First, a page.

Comparison of performance BPL Firelite Ti Wing and Caldera Cone using the BPL Trapper Mug

Recently I have completed 2 four day trips on the Skåneleden in Sweden. I have used Esbit as fuel for each trip but have taken different stoves so as to compare the performance of each in real life conditions. In both cases the temperatures experienced ranged between 2 and 8 degrees Celsius and the stoves were sheltered from the wind, often on the floor of the Vindskydd (windshelters). I have been using Esbit because it is easily measurable and thus makes it easier to determine just how much is needed to be packed.

The two stoves used have been the BPL (USA) FireLite Titanium Esbit Wing Stove and the Trail Designs Firelite SUL 475 Trapper’s Mug Caldera Cone using the Gram Cracker for Esbit. The pot used in each case was the BPL USA Trapper mug a 475 ml pot weighing 37 gm, there is no lid and I used a piece of Aluminium foil.

BPL (USA) FireLite Titanium Esbit Wing Stove, windshield, and reflector plate (as shown in the picture below) = 26 gms (not including the Trapper mug)

Trail Designs caldera cone, gram cracker and Caddy (optional extra) and Trapper Mug
i. Total weight with caddy = 117 gms (not including the Trapper mug)
ii. Total weight without caddy = 37 gms (not including the Trapper mug)

The advantage of the caddy is that it can be used as a bowl and a cup, the disadvantage is the weight.

So how do they compare with my style of cooking, which is boiling a cup of water in the morning for coffee, making a cup of soup in the evening as well as a cup of coffee and a “freezer bag meal” where about 400 ml of water is boiled and then added to noodles mixed with other ingredients. In a day I would heat to boiling about 1600 ml of water that is 4 mugs. I normally carry a mixture of 4 gm and 14 gm Esbit tablets and for heating water in the morning I found I could use 1.5 tablets (6 gm) with the Caldera, but needed 2 tablets (8 gm) with the BPL Ti Wing. In the afternoon one 14 gm tablet was the ideal option for both stoves especially for the Caldera where I was able to boil 2 pots of water whereas for the Ti Wing I was able to boil 1 pot with the second almost boiling.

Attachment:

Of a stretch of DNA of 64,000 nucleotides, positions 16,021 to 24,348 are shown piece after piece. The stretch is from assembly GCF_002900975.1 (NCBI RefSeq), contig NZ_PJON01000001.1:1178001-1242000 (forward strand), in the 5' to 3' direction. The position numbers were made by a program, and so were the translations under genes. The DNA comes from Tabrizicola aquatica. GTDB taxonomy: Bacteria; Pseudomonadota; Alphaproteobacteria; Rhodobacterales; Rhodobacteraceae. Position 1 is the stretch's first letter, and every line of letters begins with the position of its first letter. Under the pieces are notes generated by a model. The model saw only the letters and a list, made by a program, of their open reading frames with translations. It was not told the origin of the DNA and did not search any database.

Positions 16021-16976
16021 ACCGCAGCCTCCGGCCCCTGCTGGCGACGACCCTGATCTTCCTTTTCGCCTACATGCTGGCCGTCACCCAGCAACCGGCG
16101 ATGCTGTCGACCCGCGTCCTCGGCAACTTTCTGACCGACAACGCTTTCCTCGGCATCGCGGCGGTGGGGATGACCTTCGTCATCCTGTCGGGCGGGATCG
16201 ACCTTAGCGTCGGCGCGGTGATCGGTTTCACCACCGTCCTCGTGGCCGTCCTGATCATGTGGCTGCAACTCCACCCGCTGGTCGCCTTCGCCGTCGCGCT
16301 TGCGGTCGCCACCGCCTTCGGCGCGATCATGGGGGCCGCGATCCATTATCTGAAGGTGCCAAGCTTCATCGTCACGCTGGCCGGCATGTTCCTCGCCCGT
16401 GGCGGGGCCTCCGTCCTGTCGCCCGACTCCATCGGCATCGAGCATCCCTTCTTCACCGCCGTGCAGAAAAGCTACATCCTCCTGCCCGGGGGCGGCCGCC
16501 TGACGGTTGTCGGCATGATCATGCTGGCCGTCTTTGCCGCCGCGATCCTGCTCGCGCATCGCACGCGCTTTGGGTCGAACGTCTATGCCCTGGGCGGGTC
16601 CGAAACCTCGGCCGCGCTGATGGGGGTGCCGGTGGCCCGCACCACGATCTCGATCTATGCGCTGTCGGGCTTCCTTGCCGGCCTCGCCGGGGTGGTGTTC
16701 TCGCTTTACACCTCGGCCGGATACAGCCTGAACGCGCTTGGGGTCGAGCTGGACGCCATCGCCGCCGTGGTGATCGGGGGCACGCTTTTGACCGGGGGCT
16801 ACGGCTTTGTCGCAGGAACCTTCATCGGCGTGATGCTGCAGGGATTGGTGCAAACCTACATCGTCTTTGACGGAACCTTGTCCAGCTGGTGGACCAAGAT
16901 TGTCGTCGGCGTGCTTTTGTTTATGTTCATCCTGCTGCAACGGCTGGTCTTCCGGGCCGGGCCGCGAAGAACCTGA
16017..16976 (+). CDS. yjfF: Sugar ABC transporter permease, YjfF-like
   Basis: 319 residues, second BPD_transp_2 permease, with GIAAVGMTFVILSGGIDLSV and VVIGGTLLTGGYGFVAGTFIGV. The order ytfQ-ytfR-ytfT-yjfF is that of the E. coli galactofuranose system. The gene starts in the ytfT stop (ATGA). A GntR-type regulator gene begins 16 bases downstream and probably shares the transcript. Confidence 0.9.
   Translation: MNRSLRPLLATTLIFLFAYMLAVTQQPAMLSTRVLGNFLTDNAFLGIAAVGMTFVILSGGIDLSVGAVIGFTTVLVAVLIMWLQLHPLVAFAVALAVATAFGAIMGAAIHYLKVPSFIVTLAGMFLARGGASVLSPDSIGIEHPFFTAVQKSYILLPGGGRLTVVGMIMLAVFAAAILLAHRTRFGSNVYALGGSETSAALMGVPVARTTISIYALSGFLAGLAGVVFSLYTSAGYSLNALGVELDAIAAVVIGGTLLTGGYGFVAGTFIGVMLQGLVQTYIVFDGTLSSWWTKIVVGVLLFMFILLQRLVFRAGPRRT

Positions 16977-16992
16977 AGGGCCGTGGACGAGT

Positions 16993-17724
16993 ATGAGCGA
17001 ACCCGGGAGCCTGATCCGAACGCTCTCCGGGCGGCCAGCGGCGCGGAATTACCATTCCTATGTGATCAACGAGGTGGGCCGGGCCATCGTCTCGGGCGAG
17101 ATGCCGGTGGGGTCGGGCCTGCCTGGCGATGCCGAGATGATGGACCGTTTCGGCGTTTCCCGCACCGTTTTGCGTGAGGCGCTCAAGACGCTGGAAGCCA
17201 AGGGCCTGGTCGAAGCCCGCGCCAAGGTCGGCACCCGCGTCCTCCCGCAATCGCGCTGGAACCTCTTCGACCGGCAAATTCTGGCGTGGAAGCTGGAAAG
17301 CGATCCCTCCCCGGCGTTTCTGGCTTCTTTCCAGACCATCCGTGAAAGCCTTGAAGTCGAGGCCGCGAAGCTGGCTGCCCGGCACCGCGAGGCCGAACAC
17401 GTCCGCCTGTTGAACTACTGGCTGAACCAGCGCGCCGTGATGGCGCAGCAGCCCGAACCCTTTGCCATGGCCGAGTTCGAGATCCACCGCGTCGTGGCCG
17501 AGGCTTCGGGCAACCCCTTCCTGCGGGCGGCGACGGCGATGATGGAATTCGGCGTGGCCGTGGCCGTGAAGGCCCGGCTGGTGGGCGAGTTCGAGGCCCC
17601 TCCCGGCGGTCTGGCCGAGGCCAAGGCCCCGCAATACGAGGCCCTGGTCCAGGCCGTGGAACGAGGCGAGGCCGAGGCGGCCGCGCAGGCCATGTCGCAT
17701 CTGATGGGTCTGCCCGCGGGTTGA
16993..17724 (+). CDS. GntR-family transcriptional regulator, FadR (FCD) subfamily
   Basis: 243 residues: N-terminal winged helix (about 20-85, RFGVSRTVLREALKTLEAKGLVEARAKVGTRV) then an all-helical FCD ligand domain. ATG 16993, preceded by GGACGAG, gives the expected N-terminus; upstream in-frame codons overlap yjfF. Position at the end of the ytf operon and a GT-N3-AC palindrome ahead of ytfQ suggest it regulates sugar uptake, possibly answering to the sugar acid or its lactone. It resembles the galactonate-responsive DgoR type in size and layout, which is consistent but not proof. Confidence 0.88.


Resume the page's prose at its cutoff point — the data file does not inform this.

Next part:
In summary, for the BPL Ti Wing I needed a total of 38 gm of Esbit whilst for the Caldera I needed 34 gm of Esbit, in each case there would be a little in reserve and as the weather gets warmer there is the potential for further savings. The following chart provides an overview of the weights for a 7 day trip using each stove and with or without the caddy. Unsurprisingly the Caldera with caddy is the heaviest and remains so. By the end of the third day the Caldera is a slightly lighter option than the BPL Ti wing, however using these figures after a week the difference is only 17 gms taking into account the original weight of the stove and the differences in the weight of fuel used.

So which option is better? Well as always it depends on your preferences, but if weight and packability are your highest priority then the BPL Ti wing is the best option, however, if you want to say that you are carrying the lightest option then the Caldera over a 7 day period is better. The Caddy of course provides additional options in food preparation and may on some trips be the best option especially if you are sharing the kitchen.

We will continue to explore these alternatives as well as other stove options, but most importantly getting out there is more important than counting the number of grams of a stove you are carrying.

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